If you’re like my family, you don’t have much reason or opportunity to have a regular discussion with the people responsible for growing and raising our food. We order our beef from an area meat locker every year and supplement it with occasional trips to a local butcher. Outside of that, all of our food comes from the grocery store.

I recently asked my wife, “When was the last time you talked to a farmer or rancher?” She couldn’t remember the last conversation she had with a farmer. Prior to joining Kansas Farm Bureau, I’d have a similar struggle.

My background is like my wife’s. We are both removed from farm families in rural Kansas, though we grew up on opposite ends of the state. If the two of us have trouble connecting with the people growing our food, I can only imagine the struggles others face.

While our communication might be lacking, one thing that isn’t is our access to food. I can’t think of the last time I left a grocery store without an item I wanted. In fact, I usually buy more than I need – as my waistline indicates.

I’ve heard the repeated pleas for farmers and ranchers to tell their stories. It’s good advice, but any conversation requires at least two participants. While farmers weren’t telling their stories, consumers didn’t exactly burn up the gravel roads to go knocking on farmhouse doors, either.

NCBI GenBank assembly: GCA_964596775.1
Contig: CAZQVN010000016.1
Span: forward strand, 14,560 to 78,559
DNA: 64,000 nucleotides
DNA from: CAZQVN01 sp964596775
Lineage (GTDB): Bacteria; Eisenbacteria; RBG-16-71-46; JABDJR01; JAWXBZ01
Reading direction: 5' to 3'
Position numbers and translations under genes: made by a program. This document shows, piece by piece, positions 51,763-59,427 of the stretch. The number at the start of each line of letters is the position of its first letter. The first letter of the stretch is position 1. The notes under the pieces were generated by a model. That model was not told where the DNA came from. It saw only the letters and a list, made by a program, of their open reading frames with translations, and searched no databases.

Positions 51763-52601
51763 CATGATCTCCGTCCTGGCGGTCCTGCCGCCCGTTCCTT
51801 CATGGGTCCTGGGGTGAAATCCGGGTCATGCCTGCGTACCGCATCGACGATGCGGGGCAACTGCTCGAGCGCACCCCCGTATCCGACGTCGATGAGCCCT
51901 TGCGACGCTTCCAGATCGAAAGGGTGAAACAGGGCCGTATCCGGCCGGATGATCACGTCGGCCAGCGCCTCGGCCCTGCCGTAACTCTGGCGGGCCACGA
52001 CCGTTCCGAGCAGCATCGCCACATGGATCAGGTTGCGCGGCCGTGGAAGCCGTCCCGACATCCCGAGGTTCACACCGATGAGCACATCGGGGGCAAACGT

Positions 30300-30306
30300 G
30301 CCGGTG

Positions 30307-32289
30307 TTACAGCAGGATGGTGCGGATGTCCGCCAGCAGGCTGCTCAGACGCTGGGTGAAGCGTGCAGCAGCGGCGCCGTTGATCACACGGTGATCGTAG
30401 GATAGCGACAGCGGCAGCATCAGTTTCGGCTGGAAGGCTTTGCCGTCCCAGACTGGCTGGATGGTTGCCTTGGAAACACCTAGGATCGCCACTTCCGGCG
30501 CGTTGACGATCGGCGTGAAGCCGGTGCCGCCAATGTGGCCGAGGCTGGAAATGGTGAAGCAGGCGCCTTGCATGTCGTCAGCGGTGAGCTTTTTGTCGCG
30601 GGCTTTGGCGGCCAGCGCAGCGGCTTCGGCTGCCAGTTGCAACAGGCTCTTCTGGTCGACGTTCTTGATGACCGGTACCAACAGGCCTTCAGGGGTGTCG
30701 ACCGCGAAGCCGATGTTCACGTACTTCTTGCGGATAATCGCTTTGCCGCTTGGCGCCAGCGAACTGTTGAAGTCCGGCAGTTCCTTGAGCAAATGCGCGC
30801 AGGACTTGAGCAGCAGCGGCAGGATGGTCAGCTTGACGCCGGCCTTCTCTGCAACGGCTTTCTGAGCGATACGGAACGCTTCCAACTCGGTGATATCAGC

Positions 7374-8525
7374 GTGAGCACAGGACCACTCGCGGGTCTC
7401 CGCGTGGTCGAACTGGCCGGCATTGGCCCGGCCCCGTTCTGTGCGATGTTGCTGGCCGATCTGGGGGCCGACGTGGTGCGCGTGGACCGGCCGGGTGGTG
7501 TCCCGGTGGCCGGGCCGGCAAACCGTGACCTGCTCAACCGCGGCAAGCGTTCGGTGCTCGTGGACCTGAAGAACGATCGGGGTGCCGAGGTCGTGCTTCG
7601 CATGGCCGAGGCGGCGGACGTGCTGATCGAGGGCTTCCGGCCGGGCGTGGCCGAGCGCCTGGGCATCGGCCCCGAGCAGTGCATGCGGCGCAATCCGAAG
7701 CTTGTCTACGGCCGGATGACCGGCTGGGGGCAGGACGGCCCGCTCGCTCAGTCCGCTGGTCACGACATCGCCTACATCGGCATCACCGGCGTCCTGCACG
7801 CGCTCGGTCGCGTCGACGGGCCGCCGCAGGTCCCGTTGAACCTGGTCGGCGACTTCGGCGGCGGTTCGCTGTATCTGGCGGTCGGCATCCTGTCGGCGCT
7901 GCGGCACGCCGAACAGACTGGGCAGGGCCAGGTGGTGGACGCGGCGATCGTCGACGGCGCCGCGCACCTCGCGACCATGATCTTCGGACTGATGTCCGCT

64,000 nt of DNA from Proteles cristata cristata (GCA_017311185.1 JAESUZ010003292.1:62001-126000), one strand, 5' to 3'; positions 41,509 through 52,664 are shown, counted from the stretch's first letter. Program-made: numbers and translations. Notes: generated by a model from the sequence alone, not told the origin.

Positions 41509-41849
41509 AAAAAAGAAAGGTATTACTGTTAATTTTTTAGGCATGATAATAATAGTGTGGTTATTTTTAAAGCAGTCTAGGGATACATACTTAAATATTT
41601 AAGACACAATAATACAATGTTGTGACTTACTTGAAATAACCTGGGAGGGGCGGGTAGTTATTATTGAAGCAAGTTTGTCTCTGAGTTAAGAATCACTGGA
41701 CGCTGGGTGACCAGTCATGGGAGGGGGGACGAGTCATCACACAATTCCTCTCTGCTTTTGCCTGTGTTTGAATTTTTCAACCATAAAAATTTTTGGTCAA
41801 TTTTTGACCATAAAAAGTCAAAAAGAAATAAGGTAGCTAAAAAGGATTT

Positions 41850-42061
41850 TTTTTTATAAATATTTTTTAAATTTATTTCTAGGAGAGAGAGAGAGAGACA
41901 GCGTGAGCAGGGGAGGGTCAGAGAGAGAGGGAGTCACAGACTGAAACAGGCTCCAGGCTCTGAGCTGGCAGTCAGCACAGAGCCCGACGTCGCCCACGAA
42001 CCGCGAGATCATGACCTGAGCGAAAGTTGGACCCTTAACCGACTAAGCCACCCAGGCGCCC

“When I was a kid in the ’70s and ‘80s no one was talking about telling our story to the consumer,” Greenwood County rancher Matt Perrier said. “We figured they didn’t care, or they knew it already. I think we were sorely mistaken.”

The fifth-generation stockman said as fewer and fewer people grew and raised food, it left a void between farmers and shoppers. Lacking the direct knowledge, consumers glommed onto any morsel of information they could.

“I think that it’s kind of the perfect storm between one, the small percentage of people who actually raise our food and consequently the small percentage of people who know any of us, coupled with this whole foodie movement … has made people passionate about food, and the story behind the food,” Perrier said. “These people on TV, their recipes aren’t any better than the Methodist Church ladies’ cookbook, but they tell a story to go along with it.”

Fifty or 100 years ago, people could have just asked grandma where their food came from, Perrier said. Because there are fewer farmers around, people have instead turned to social media.

“Consequently, the people who do want to tell a story about animal agriculture or agriculture in general, they are probably the loudest storytellers of all,” Perrier said. “Quite often that’s not a story that’s very representative of most of our farms and ranches in America.”

It’s a compelling one. Through a combination of technology and market efficiency, all consumers see is what appears to be an endless supply of food.

“When you don’t have to face the option of, ‘Do we have something to eat or don’t we?’ we get pretty picky,” Perrier said.

Picky or not, today’s farmers and ranchers are doing a better job of reaching consumers, Perrier said.

“We can tell it very well,” he said. “We just have to do it.”